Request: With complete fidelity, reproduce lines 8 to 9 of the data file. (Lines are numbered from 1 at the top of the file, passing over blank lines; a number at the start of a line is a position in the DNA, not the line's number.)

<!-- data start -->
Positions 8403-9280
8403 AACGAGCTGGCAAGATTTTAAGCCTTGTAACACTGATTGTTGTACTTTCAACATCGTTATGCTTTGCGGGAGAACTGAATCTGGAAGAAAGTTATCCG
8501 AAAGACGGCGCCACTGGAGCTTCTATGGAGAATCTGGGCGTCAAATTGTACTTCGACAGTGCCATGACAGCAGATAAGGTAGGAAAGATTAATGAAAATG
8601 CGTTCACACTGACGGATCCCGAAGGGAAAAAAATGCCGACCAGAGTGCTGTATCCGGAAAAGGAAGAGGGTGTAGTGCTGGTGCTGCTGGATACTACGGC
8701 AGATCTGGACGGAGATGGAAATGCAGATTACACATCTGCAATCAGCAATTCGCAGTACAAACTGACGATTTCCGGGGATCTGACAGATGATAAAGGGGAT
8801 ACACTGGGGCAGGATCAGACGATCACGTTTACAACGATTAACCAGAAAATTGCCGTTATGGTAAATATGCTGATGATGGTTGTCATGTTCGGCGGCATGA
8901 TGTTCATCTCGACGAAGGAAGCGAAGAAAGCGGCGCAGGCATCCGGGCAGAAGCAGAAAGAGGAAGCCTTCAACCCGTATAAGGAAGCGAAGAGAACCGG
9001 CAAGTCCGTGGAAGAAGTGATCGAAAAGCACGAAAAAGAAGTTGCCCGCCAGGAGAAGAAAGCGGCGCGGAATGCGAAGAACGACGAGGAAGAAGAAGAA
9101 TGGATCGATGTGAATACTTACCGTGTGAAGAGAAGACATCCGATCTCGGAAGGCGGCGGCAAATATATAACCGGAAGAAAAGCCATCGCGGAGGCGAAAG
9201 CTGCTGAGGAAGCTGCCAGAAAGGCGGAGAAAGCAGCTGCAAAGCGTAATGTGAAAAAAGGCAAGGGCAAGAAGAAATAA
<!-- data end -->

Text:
9001 CAAGTCCGTGGAAGAAGTGATCGAAAAGCACGAAAAAGAAGTTGCCCGCCAGGAGAAGAAAGCGGCGCGGAATGCGAAGAACGACGAGGAAGAAGAAGAA
9101 TGGATCGATGTGAATACTTACCGTGTGAAGAGAAGACATCCGATCTCGGAAGGCGGCGGCAAATATATAACCGGAAGAAAAGCCATCGCGGAGGCGAAAG